Thus was born the Mazdoor Kissan Party (MKP) that held its first convention in Peshawar in 1968. MKP refused to take part in the 1970 election. Inspired by the Maoist ‘Naxalite’ guerrilla movement in India and Mao’s ‘Cultural Revolution’ in China, MKP activists, led by former NAP leader and Pashtun Maoist, Afzal Bangash, travelled to Hashtnagar in KP’s Charsadah District and began to arm and organize the peasants against the local landlords.
As the area of influence of MKP’s struggle grew, another communist, Major (Rtd.) Ishaq Mohammad, joined MKP with his men. Unlike Bangash and most MKP cadres, Ishaq and his men were not from the KP. They were from the Punjab. Both men led MKP to spread its influence across various rural and semi-rural areas of KP and gained the support of the area’s peasants as well as some tribal elders.
In a 2009 essay in the Sarhad Journal, Niaz Muhammad and A Askar wrote that MKP’s guerrilla activities continued to grow and gather support. MKP managed to ‘liberate’ some lands by ousting the landlords. The outfit with its force of Pashtun peasants were rapidly gaining ground when, after a Civil War in East Pakistan, the region broke away and became Bangladesh in 1971.
Bhutto and his PPP came to power whereas NAP-Wali came to head coalition provincial governments in KP and Balochistan. Relations between the pro-Soviet Pashtun nationalist and chief of NAP-Wali, Wali Khan, and the pro-China Bhutto, were anything but cordial. Historian Ishtiaq Ahmed suggests that in a secret meeting between the MKP leadership and Bhutto, the latter assured that his government would not take action against MKP guerrillas in KP that was now under the rule of the NAP-Wali coalition government (The Friday Times, October, 2015).
MKP increased its attacks on landlords and the police in rural and semi-rural areas of KP. MKP then dispatched Major Ishaq to generate a similar movement and struggle in the poverty-stricken rural areas of South Punjab. But since the Punjab in those days was the electoral bastion of the PPP, the Bhutto regime came down hard on the MKP.
With Bhutto distracted by the police action against MKP in South Punjab; labour unrest in Karachi; and intelligence reports that the NAP-Wali government in Balochistan was helping arm Baloch nationalists, the NAP-JUI coalition government in KP unleashed a brutal crackdown against the MKP in KP.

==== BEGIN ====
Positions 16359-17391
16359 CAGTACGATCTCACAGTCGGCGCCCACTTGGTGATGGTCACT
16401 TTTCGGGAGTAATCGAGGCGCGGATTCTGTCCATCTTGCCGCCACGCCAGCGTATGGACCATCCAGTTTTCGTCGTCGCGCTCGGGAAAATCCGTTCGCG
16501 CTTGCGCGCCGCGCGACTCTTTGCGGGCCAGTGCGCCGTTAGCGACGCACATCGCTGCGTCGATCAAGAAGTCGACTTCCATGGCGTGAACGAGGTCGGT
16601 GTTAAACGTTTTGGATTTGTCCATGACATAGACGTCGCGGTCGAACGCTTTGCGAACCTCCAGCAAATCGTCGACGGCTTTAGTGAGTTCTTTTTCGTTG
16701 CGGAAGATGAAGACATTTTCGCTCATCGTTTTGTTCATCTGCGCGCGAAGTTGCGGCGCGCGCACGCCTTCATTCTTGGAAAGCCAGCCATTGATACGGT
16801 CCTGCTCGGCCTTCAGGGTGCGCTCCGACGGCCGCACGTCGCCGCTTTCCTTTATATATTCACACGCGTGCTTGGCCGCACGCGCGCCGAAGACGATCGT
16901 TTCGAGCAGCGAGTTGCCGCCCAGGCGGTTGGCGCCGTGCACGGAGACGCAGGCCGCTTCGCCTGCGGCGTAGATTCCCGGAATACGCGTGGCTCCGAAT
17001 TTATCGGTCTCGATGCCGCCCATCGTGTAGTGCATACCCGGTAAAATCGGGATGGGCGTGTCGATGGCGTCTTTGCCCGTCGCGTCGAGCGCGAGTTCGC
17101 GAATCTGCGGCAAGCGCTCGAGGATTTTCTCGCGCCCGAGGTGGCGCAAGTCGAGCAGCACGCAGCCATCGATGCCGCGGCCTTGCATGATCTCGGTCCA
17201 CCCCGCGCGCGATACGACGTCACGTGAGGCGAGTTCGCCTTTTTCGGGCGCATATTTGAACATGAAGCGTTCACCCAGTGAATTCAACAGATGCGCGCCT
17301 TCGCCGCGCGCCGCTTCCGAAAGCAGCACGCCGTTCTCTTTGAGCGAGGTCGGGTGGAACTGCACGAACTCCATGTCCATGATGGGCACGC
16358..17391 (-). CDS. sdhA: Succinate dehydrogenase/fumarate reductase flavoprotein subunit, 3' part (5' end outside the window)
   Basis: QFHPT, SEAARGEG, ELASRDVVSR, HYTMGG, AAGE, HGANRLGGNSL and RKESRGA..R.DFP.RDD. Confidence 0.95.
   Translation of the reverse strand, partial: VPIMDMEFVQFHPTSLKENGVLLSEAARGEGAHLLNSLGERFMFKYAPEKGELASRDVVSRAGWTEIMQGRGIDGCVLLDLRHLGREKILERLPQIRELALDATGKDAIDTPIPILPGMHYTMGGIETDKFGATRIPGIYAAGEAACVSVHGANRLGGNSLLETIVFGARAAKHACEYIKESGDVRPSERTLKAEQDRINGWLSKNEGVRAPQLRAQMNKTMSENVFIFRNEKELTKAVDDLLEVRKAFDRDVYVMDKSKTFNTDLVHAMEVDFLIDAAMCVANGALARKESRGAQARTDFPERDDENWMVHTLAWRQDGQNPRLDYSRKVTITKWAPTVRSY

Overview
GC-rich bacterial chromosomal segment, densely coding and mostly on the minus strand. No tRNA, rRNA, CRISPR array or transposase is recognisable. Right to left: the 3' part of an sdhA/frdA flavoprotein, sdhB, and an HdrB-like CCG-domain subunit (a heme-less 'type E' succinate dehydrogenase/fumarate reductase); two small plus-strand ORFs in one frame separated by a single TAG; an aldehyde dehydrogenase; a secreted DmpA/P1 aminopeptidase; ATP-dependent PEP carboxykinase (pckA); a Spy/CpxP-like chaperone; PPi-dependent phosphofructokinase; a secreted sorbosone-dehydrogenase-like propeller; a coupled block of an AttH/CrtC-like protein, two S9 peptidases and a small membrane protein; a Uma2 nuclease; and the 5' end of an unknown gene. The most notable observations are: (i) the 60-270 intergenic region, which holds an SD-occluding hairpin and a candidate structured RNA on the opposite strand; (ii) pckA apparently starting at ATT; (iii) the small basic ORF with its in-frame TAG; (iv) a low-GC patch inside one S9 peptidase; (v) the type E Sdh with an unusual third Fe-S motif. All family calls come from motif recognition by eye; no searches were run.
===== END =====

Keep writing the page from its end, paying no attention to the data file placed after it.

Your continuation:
Heavy fighting between mercenary militias formed by landlords (and backed by the police) and MKP guerrillas erupted in Charsadah and surrounding areas, as the KP government attempted to retake the land that the MKP fighters and the Pashtun peasants had brought under their control. About 200 sq. miles of land was under MKP’s control when the KPK government began to send waves of armed policemen against the guerrillas.
MKP accused NAP-Wali of using Pashtun nationalism and the JUI of exploiting Islam to protect the economic interests of the landlords. NAP-Wali and JUI accused MKP of becoming a tool in the hands of the Bhutto regime to stir up trouble in KP. The MKP movement was finally crushed in 1974, not by the NAP-JUI government as such, but by the Bhutto regime.
In 1973 Bhutto had dismissed the Balochistan government, accusing it of fostering separatist Baloch tendencies. The KP government resigned in protest, giving Bhutto the opportunity to install his own men in the two provinces. He then moved in against MKP in KP. This triggered an intense debate within the MKP. One section urged that since MKP had gathered the support of Pashtun peasantry, it should join electoral politics. Those opposing the idea suggested that there was no room for ‘bourgeois democracy’ in Maoism.
Major Ishaq, however, had already begun to see MKP as a militant expression of Pashtun nationalism. In 1976 he broke away from the party, returned to Punjab and formed his own faction of the MKP. The Bhutto regime arrested and jailed NAP-Wali’s Pashtun and Baloch leadership. He then influenced the courts to ban NAP.
By the time the Bhutto regime was toppled in a right-wing military coup by General Zia-ul-Haq (July 1977), MKP’s influence in the KP was already receding. As Zia ended the military operation in Balochistan and allowed the Baloch insurgency’s main components to leave the country, he then moved to neutralize Pashtun nationalism.
Taking advantage of NAP’s withering status and the banned party’s anti-Bhutto sentiments, and also of MKP’s factionaisation, Zia used the opportunity of using Saudi and US funds (that began to pour in after the Soviet Union invaded Afghanistan in December 1979), to set-up recruitment and indoctrination centres and madrassas in KP to prepare fighters for the ‘anti-Soviet Afghan jihad.’
Afghan jihadists (Mujahideen) were given aid and space in the KP. A lesser known fact is that some of the first Pakistani fighters who were inducted into the ‘jihad’ where those tribal Pashtuns who were radicalised by the MKP through Maoist literature and lectures the early 1970s. In 1979, their radicalism was reoriented by the Pakistani state to fight against the Soviets in Afghanistan.
Trained by the MKP and bred on the sayings of Mao and Marx, these fighters were promised American Dollars and Saudi Riyals, and then indoctrinated in the ways of jihad. Over the years, these early Pakistani Pashtun fighters who fought in Afghanistan would take the memories of their Maoist past with them, and would eventually be replaced by Pashtuns with little or no memory of such a past at all.